Assembling and Supporting the Joint Strike Fighter in the UK: Issues and Costs

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It gives you degree battle-space awareness. It gives you your flight parameters: Where am I in space? Where am I pointing? How fast am I going? The Joint Strike Fighter is still waiting on software from Lockheed that will make good on long-promised capabilities. He insisted that, despite a rocky start, the company is on schedule. Pentagon officials are not as confident. They cannot say when Lockheed will deliver the 8. Michael Gilmore, testified before Congress. Software is hardly the only concern. And what I am doing is I am investing millions of dollars in taking each and every one of those parts and deciding: Do we need to redesign it?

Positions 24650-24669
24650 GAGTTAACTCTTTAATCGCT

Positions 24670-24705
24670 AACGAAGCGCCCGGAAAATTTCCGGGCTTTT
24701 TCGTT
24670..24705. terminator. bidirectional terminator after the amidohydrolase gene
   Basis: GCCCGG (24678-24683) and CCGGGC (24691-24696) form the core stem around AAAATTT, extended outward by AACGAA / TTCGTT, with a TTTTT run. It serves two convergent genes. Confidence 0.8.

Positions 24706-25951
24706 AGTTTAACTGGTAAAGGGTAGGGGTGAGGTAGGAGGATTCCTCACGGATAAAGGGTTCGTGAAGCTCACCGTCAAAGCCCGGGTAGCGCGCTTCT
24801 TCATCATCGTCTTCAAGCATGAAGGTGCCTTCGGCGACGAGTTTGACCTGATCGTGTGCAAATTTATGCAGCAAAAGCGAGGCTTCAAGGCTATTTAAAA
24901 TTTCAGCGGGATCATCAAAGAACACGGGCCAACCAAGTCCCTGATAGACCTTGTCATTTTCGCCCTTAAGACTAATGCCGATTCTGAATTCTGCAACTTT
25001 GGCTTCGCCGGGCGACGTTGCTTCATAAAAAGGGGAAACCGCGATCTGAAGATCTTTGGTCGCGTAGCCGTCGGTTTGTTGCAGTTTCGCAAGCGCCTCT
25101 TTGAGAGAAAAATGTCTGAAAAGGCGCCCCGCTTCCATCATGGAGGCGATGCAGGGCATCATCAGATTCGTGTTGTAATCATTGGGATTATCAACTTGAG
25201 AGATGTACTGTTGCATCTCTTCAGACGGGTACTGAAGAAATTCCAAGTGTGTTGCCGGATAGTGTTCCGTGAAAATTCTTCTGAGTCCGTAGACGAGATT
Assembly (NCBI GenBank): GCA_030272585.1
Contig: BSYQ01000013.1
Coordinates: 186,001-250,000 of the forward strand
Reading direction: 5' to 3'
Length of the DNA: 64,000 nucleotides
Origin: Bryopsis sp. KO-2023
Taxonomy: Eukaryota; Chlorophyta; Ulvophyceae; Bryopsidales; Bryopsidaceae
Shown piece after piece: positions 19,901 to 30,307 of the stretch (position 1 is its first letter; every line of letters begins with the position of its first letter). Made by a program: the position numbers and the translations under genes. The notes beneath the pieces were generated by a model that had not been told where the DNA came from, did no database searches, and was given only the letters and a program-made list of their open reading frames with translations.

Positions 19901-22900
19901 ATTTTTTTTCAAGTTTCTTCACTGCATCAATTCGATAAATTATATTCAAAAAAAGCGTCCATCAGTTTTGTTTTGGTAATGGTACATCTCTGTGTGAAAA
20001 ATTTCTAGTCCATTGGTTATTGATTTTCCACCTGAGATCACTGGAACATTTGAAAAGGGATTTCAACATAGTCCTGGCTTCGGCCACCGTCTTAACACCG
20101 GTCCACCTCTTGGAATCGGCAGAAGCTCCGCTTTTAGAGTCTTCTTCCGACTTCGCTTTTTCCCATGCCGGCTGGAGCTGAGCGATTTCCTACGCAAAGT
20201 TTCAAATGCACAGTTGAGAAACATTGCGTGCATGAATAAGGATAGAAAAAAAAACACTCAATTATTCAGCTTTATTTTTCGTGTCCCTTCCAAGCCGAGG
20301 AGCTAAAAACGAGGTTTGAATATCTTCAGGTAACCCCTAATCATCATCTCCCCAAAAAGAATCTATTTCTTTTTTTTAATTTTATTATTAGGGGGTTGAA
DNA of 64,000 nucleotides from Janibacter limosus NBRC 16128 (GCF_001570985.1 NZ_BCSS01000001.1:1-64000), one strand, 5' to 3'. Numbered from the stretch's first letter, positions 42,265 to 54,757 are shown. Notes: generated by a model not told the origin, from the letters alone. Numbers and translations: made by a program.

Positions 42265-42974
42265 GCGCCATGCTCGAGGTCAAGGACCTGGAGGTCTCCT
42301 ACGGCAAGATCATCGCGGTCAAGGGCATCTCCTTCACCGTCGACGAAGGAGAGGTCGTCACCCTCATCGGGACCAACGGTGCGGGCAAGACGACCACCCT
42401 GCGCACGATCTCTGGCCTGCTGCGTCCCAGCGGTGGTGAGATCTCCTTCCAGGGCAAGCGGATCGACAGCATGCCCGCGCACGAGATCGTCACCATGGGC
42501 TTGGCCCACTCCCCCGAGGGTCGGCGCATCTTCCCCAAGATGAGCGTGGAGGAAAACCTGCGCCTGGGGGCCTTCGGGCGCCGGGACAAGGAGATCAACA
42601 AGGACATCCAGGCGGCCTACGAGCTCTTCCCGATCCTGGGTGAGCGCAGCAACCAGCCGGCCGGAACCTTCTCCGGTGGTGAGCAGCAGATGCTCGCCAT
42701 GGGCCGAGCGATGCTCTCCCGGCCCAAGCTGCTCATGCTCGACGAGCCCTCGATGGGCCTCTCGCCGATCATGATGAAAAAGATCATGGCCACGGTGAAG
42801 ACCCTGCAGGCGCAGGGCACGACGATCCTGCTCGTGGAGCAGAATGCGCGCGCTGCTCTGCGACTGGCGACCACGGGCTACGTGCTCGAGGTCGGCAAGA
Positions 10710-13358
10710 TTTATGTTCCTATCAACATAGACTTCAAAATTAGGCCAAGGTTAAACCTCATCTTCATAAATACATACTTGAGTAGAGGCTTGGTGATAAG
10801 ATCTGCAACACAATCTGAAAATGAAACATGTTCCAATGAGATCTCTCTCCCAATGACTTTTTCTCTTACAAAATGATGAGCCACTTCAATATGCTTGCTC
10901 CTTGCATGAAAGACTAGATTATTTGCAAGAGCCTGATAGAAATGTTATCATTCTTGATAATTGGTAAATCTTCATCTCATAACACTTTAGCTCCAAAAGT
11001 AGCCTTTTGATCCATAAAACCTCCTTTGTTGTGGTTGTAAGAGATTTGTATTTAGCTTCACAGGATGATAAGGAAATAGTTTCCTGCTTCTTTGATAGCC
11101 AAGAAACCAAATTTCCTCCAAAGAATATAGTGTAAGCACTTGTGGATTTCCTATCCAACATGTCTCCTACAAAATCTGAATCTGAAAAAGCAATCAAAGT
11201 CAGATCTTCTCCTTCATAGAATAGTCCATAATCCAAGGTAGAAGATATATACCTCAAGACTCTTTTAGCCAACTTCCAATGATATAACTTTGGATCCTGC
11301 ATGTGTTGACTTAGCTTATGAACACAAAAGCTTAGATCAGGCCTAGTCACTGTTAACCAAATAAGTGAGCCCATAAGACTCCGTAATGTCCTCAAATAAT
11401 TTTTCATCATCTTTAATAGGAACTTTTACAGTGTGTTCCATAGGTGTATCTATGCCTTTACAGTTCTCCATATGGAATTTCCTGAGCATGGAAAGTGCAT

Do we need to have someone else manufacture it? Returning to the hangar, maintainers opened the engine-bay door to find that a brown hose carrying combustible fuel had separated from its coupling. It would have been a problem. A catastrophic problem. The pilot followed standard operating procedures when he was alerted to the leak.

The safeguards in place on the aircraft allowed the pilot to abort takeoff without incident and clear the active runway. There were no injuries to the pilot or ground crew. For clarification, the grounding was cleared three weeks after the event. General Bogdan, it turned out, would have a lot more to say in the course of a long and forceful interview in which he held up the Joint Strike Fighter program and the prime contractor, Lockheed Martin, to scrutiny and found both of them deficient on many counts.